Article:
Colcom Foundation

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Colcom Foundation
Logo Colcom Foundation.png
Motto "The primary mission of the Colcom Foundation is to foster a sustainable environment to ensure quality of life for all Americans by addressing major causes and consequences of overpopulation and its adverse effects on natural resources."
Formation 1996
Type Charitable organization
Headquarters Pittsburgh, PA, United States
President
Timothy M. Inglis
Revenue (2014)
$36,529,725[1]
Expenses (2014) $30,016,575[1]
Website colcomfdn.org

Colcom Foundation is a charitable organization established in 1996 by Cordelia Scaife May, a Mellon family heiress.

The foundation's website[2] indicates principal funding interests reflect a concern for quality of life and environmental sustainability due to rapid population growth.

Grants have supported projects such as the planters throughout Downtown Pittsburgh,[3] recycling hard-to-dispose waste,[4] conservation of Sycamore Island in the Allegheny River,[5] matching funds to activate Pittsburgh’s downtown streets in the Paris to Pittsburgh Project,[6] water quality studies in the Monongahela River,[7] revolving loan fund enabling land trusts to rapidly consummate vital land conservancy projects,[8][9] Marcellus Environmental Fund to assess and address risks of shale drilling,[10][11] Mt. Washington land conservation,[12] Tribute to Children monument honoring Mister Rogers,[13][14][15] Kids Zone at the Three Rivers Regatta,[16] support for the G-20 in Pittsburgh,[17] completing a bridge for bicyclists on the Great Allegheny Passage near Pittsburgh,[18] curatorial salaries for the Carnegie Museum of Natural History,[19] and matching funds to renovate the fountain at historic Point State Park.[20]

Colcom Foundation has been a large donor to the anti-immigration cause, providing more than $76 million.[21]

References[edit]

  1. ^ a b "Colcom Foundation" (PDF). Foundation Center. 19 May 2016. Retrieved 11 July 2017. 
  2. ^ "Colcom Foundation – Index". Colcomfdn.org. Retrieved January 4, 2012. 
  3. ^ "Downtown Planters". Archived from the original on September 27, 2011. Retrieved June 27, 2011. 
  4. ^ "Pennsylvania Resources Council – Collections for Hard-to-Dispose Items". Prc.org. Retrieved January 4, 2012.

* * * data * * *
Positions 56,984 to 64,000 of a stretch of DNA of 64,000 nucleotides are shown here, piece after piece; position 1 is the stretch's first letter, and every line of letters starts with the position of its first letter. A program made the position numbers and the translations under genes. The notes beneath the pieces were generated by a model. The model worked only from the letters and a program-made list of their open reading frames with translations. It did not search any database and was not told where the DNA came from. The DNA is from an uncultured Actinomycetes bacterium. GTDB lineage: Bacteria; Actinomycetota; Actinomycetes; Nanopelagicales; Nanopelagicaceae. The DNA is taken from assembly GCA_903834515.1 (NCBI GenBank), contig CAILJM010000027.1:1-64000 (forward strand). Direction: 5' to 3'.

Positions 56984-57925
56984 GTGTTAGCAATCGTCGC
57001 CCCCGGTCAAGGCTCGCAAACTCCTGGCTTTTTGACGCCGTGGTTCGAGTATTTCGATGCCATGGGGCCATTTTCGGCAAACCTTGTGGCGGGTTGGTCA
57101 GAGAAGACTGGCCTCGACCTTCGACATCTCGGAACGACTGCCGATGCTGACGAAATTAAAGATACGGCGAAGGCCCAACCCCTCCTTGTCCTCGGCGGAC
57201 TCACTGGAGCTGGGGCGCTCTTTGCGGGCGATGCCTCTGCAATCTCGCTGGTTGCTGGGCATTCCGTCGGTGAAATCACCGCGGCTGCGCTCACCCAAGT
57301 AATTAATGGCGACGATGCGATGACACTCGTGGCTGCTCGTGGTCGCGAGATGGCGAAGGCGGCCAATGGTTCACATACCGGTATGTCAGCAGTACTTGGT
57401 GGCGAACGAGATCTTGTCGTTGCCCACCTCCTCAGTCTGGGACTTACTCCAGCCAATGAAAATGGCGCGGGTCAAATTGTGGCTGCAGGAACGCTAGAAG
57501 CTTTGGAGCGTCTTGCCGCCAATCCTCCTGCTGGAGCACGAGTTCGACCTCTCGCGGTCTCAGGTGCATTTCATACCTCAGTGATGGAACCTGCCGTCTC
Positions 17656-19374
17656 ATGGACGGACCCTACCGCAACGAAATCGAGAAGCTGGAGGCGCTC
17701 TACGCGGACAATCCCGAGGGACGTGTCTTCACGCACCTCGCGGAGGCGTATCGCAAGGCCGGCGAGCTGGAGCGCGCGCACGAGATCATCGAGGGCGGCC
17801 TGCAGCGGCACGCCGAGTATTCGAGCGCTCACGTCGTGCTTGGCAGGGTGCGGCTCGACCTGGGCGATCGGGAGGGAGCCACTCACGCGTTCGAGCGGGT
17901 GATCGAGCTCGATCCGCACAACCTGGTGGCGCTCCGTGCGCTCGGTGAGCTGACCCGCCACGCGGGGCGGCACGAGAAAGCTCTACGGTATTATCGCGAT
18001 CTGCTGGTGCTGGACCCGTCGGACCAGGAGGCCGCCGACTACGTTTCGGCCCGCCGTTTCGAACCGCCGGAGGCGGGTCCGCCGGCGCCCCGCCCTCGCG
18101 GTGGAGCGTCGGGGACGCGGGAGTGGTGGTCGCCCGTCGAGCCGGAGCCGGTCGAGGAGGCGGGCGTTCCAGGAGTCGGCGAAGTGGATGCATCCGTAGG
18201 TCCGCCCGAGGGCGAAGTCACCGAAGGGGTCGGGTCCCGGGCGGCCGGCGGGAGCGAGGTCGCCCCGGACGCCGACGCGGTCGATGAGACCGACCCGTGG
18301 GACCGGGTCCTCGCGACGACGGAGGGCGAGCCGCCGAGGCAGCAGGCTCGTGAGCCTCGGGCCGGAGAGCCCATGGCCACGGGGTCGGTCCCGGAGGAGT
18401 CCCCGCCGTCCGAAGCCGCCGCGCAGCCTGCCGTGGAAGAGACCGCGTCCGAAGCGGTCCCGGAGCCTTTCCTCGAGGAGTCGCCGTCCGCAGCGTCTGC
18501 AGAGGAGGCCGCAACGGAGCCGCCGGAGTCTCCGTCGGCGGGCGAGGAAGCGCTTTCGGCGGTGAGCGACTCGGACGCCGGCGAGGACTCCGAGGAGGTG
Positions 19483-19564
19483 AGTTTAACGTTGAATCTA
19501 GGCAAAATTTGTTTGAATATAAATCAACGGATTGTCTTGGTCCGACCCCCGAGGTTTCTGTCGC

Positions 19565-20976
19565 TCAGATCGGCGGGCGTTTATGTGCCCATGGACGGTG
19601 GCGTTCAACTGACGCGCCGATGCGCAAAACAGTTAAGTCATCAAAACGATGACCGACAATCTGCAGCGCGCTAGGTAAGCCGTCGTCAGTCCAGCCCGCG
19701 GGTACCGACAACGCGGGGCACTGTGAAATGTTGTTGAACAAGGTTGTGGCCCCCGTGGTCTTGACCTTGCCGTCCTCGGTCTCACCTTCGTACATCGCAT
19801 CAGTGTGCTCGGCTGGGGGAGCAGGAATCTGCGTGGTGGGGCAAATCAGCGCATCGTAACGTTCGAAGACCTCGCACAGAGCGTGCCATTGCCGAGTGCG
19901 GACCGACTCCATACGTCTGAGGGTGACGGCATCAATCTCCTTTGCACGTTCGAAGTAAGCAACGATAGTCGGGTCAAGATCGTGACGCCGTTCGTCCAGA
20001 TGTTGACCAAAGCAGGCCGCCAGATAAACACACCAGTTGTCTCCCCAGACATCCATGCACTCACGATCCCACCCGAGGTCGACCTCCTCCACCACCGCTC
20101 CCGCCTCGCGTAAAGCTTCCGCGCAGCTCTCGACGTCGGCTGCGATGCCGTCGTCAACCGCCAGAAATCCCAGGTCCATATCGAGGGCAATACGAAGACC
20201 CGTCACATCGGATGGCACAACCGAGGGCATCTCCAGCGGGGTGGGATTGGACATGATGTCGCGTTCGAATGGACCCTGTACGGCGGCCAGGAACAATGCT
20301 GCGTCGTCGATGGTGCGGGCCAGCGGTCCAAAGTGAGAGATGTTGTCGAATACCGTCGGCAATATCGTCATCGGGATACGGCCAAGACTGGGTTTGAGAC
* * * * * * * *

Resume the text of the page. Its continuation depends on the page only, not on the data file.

5. ^ "Sycamore Island". Allegheny Land Trust. January 28, 2008. Retrieved January 4, 2012. 
  6. ^ "Paris to Pittsburgh". Downtownpittsburgh.com. Retrieved January 4, 2012. 
  7. ^ "Carnegie Mellon's Jean VanBriesen leads research team on Monongahela River". Eurekalert.org. August 6, 2009. Retrieved January 4, 2012. 
  8. ^ "Western Pennsylvania Conservancy | WPC Introduces Colcom Revolving Fund for Local Land Trusts". Paconserve.org. December 29, 2009. Retrieved January 4, 2012. 
  9. ^ "Colcom Foundation fund to provide loans for land conservation". Postgazette.com. December 30, 2009. Retrieved January 4, 2012. 
  10. ^ Pittsburgh Business Times by Anya Litvak (December 20, 2010). "Colcom Foundation launches Marcellus fund – Pittsburgh Business Times". Bizjournals.com. Retrieved January 4, 2012. 
  11. ^ "Grant to educate public on Marcellus Shale issues". Postgazette.com. December 22, 2010. Retrieved January 4, 2012. 
  12. ^ "Mount Washington park continues expansion". Postgazette.com. November 29, 2010. Retrieved January 4, 2012. 
  13. ^ Wednesday, March 26, 2008 (March 26, 2008). "$4M Colcom Foundation grant to support overlook on Pittsburgh's North Shore". Popcitymedia.com. Retrieved January 4, 2012. 
  14. ^ "Fred Rogers – A Tribute to Children". Fci.org. Retrieved January 4, 2012. 
  15. ^ [1][dead link]
  16. ^ [2] Archived February 16, 2011, at the Wayback Machine.
  17. ^ "Cleaning Up. Greening Up. And New Web Sites.". Archived from the original on October 8, 2009. Retrieved June 27, 2011. 
  18. ^ [3][dead link]
  19. ^ "Carnegie Online". Carnegiemuseums.org. Retrieved January 4, 2012. 
  20. ^ Turnbull, Jessica (October 15, 2009). "Pittsburgh News, Sports, and Events – Pittsburgh Tribune-Review". Pittsburghlive.com. Retrieved January 4, 2012. 
  21. ^ Tanfani, Joseph (July 25, 2013). "Late heiress' anti-immigration efforts live on". Los Angeles Times. 

External links[edit]